There may be surface similarities between the two uprisings, but they actually represent two opposing populist worldviews, whose only philosophical resemblance to one another is their belief that they speak for "the people" against the elites. While both movements are mainly concerned with economic issues, their beliefs about the causes and solutions they propose couldn't be more different.
One of the central myths about the Tea Party is that it came about as a reaction against the Wall Street bailouts. It's true that there were some scattered "Tea Parties" around the Ron Paul campaign in 2008, but virtually everyone agrees that the movement was really galvanised by a famous rant from CNBC anchor Rick Santelli from the trading floor of the Chicago commodities exchange.
Only one month into the Obama administration, Santelli called for a "new Tea Party" to be held on tax day, April 15, and it became an instant YouTube sensation and rallying cry for the right wing.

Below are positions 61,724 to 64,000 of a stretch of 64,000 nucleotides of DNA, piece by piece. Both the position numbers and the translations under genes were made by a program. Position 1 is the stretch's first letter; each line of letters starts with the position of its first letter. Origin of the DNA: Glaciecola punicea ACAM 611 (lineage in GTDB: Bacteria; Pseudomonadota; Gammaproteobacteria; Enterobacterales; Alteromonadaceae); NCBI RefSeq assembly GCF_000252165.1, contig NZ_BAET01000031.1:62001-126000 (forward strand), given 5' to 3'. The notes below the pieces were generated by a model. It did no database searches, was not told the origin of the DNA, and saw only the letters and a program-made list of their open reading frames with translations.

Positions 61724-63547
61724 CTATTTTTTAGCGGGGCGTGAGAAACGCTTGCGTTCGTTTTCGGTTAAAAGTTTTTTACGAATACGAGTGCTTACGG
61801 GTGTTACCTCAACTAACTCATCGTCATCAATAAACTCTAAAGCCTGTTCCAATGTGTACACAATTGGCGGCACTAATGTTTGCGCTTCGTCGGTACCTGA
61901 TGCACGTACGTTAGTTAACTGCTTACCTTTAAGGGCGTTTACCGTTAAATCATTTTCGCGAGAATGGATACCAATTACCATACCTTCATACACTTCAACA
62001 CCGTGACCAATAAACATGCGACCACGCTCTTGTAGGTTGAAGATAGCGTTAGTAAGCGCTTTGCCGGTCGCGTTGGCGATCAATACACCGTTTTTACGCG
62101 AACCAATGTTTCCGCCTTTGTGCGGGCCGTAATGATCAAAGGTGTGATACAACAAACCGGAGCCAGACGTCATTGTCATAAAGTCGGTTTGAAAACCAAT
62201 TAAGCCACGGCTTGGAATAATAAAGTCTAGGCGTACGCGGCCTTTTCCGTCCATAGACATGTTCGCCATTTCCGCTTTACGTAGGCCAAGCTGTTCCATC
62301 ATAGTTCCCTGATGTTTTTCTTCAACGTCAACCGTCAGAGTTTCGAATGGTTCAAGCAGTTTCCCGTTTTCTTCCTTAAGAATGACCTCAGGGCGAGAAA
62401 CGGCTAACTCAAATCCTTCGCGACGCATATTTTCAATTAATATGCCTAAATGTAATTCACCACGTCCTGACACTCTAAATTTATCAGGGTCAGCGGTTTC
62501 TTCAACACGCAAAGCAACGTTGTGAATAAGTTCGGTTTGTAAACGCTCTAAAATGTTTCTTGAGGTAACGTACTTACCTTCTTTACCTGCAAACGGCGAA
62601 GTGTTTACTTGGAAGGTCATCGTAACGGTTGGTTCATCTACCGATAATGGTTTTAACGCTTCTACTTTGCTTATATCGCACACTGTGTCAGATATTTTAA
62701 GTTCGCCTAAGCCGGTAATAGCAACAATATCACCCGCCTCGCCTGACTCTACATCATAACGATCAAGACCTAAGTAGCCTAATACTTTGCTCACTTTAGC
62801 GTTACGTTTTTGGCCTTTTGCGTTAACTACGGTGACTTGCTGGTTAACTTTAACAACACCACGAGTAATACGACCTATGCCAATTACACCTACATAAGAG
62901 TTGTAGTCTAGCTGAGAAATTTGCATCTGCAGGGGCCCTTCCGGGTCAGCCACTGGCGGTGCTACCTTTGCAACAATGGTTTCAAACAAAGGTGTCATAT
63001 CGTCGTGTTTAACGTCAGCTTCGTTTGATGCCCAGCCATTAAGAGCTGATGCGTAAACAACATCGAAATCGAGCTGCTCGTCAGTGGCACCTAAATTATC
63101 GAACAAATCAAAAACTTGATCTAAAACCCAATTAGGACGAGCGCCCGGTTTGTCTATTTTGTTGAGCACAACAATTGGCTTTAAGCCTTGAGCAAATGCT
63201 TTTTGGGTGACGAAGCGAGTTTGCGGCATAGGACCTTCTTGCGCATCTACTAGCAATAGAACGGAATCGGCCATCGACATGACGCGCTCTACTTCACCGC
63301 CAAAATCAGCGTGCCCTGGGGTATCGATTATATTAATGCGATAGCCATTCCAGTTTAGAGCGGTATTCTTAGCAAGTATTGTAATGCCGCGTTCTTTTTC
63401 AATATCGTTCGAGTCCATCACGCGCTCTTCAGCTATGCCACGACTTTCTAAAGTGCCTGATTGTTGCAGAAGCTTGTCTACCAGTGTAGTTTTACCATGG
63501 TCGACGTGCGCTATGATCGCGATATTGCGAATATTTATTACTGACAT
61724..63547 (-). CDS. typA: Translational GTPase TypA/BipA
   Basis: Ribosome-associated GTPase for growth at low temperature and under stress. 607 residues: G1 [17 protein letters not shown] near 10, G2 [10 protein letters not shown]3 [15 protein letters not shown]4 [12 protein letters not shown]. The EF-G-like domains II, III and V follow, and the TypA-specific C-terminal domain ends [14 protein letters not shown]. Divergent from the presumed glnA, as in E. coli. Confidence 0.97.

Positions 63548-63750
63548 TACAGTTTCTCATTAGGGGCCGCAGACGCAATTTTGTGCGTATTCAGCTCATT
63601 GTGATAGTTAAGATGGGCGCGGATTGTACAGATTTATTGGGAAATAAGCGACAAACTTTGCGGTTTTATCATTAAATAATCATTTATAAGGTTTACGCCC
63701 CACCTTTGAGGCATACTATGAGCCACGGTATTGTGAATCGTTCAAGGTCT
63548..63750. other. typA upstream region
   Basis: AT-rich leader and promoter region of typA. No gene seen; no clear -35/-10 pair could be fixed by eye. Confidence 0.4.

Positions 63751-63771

He was mad about bailouts alright, but not the Wall Street bailouts. What sparked his fury was the proposed plan to help average homeowners in trouble with their mortgages. Santelli raved: "Do we really want to subsidise the losers' mortgages? This is America! How many of you people want to pay for your neighbour's mortgage? President Obama, are you listening? How about we all stop paying our mortgages! It's a moral hazard."
"Do we really want to subsidise the losers?"
- Rick Santelli, CNBC anchor
Here's how his colleague Lawrence Kudlow characterised the outburst: "Santelli called for a new Tea Party in support of capitalism. He's right."
Support for capitalism - and antipathy toward government interference in it - is the very essence of Tea Party populism. There wasn't much talk about the moral hazard of a "too big to fail" banking system but there was plenty of fulminating about government interference in "the market" and righteous anger about the stimulus plan and what they characterised as the "government takeover" of the healthcare system.